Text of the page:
The best gift may be to lack gifts

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Rev. Walter Klockers

Years ago, I heard something rather strange. I was told that the Christian Church does not exist for itself as much as does is for others. It took me a while to get my head around this. The more I thought about it though, the more it made sense.

While worship, study, and fellowship are vital for Christians, the chief mission of the church is “the Great Commission” – to baptize and make believers. It is an invitation made by sharing the story of Jesus Christ through our own stories.

This outward-focused component is vital for what it means to be church. That said, it is also a difficult thing to do. So, how do we go about this, especially if we feel that we may be lacking in the gifts required?

Thankfully, in attempting to address this concern, some help is provided by re-reading Jesus’ inaugural address. It outlines part of the emphasis of his ministry. We refer to these words of Jesus as the Beatitudes.

Between Matthews and Luke’s versions, the exact wording and location of delivery differ. However, the overall message remains the same.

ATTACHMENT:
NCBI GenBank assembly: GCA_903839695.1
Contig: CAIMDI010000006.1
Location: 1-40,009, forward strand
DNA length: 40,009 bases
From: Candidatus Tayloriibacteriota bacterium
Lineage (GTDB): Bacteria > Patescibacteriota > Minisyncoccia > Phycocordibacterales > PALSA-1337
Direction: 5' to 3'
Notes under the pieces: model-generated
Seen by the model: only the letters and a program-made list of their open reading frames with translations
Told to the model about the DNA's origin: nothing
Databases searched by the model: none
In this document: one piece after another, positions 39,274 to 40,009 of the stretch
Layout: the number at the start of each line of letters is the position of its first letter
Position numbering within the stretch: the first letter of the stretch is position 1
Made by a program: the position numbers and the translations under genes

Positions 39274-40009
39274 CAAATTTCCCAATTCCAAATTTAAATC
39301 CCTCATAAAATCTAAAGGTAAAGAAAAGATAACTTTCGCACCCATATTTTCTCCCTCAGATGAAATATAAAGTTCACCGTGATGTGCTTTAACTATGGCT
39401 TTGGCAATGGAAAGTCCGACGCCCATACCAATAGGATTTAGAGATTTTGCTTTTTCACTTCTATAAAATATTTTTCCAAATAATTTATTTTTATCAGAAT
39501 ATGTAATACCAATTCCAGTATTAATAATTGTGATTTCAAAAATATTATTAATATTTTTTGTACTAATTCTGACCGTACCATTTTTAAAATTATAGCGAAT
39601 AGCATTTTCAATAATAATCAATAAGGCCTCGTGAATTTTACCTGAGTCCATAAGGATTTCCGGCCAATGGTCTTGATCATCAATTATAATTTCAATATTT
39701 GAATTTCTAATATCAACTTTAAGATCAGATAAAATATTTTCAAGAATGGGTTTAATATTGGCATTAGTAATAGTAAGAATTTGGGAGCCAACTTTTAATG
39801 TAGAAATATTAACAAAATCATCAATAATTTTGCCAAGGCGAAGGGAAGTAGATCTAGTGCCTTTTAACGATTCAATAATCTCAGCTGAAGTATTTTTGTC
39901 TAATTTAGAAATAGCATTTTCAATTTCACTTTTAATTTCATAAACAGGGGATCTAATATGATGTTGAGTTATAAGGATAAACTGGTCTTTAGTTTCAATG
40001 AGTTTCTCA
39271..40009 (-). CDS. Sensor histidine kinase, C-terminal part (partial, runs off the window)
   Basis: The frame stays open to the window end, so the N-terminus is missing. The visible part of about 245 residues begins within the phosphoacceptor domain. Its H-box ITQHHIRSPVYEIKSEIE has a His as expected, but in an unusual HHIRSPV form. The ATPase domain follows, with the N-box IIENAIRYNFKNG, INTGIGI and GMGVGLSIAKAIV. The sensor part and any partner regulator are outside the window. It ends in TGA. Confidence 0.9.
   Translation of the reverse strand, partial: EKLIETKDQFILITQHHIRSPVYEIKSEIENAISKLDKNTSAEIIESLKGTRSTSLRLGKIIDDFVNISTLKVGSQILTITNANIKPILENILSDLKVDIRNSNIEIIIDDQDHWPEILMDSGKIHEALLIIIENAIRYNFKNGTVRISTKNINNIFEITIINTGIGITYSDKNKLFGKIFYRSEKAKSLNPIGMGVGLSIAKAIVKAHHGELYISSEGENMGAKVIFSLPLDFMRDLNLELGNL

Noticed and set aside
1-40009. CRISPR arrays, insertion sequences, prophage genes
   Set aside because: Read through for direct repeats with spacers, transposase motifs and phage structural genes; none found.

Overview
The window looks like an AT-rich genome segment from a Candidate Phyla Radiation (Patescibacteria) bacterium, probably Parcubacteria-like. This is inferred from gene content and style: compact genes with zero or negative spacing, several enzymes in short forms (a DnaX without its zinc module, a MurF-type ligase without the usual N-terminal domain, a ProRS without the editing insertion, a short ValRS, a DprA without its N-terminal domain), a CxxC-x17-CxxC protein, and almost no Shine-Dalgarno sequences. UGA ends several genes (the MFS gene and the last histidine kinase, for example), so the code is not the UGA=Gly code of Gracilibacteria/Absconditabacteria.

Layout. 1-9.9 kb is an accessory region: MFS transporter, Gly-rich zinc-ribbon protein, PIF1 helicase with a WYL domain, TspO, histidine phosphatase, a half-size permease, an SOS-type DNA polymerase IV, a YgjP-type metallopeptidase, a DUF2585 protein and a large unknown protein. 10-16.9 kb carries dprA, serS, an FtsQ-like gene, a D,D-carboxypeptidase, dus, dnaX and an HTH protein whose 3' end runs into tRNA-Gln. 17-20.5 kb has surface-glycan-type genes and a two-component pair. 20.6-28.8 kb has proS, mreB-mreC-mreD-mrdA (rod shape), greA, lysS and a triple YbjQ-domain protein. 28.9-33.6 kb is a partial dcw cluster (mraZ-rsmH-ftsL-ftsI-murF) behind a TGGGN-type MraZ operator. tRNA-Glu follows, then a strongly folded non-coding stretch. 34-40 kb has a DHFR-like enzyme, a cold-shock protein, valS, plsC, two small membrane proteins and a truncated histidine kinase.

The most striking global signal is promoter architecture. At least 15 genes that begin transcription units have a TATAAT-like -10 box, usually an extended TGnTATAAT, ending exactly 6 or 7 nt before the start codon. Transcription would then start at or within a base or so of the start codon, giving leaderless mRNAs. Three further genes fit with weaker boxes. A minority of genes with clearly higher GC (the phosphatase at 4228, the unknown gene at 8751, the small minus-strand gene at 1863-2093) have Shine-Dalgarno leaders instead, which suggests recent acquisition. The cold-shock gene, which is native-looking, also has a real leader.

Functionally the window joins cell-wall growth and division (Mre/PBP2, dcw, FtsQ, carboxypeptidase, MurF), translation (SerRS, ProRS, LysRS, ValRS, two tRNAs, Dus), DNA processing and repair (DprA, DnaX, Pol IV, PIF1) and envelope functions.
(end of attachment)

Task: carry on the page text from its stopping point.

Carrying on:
It could be argued that each petition addresses a perceived vulnerability, liability, or weakness (poor in spirit, meek, persecuted, etcetera). In other words, something is lacking.

So, what is the point?

As strange as this may seem, to be found lacking in this manner may be of great value.

In this realization we may oddly be blessed; we have the opportunity to become more trusting of God’s abilities in the midst of the struggle.

This would not happen if we were entirely self-reliant, had supreme confidence in ourselves, had no doubts, no questions, and dismissed outright the idea of receiving help, no matter what the source.

Yes, I do believe that the church should not exist for itself as much as it should for others. So, unselfishly go and minister, care and tell the story. As you do, know that it is actually a gift to feel that you are somehow lacking.

When this occurs, relax, see this as a blessed opportunity, and earnestly ask God to fill in the gaps.

Walter is pastor of Immanuel Lutheran Church and has served as parish pastor for more than 25 years.

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